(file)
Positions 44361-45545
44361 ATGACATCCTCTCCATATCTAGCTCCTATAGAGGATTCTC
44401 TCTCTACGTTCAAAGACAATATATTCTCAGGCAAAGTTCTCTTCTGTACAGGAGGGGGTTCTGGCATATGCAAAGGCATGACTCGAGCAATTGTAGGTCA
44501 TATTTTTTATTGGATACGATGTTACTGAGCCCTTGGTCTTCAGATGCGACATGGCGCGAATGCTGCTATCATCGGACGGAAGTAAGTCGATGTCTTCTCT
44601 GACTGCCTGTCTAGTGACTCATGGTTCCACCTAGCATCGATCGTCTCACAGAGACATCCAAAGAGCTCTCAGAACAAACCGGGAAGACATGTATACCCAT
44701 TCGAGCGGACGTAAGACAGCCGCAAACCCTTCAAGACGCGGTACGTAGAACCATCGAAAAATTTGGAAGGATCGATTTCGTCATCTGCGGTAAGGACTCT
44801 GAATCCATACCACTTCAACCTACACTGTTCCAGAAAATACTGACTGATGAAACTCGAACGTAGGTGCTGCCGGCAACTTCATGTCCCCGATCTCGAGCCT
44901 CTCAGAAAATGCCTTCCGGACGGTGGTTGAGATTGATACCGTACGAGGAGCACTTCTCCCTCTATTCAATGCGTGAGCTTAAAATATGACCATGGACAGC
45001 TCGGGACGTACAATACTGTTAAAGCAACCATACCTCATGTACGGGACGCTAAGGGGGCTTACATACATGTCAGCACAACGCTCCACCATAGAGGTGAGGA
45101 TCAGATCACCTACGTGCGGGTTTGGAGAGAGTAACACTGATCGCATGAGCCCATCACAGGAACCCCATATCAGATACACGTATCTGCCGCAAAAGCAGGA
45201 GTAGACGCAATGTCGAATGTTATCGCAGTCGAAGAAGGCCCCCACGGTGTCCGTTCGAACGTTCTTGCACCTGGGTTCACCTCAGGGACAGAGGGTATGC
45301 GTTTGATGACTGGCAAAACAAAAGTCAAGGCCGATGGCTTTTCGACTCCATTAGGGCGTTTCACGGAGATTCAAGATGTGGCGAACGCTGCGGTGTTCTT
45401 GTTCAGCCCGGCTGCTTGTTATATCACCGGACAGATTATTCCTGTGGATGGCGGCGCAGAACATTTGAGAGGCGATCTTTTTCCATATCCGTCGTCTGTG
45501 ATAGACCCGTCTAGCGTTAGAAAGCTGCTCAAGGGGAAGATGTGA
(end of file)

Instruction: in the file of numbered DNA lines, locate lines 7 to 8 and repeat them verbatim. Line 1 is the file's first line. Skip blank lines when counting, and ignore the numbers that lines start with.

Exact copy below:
44801 GAATCCATACCACTTCAACCTACACTGTTCCAGAAAATACTGACTGATGAAACTCGAACGTAGGTGCTGCCGGCAACTTCATGTCCCCGATCTCGAGCCT
44901 CTCAGAAAATGCCTTCCGGACGGTGGTTGAGATTGATACCGTACGAGGAGCACTTCTCCCTCTATTCAATGCGTGAGCTTAAAATATGACCATGGACAGC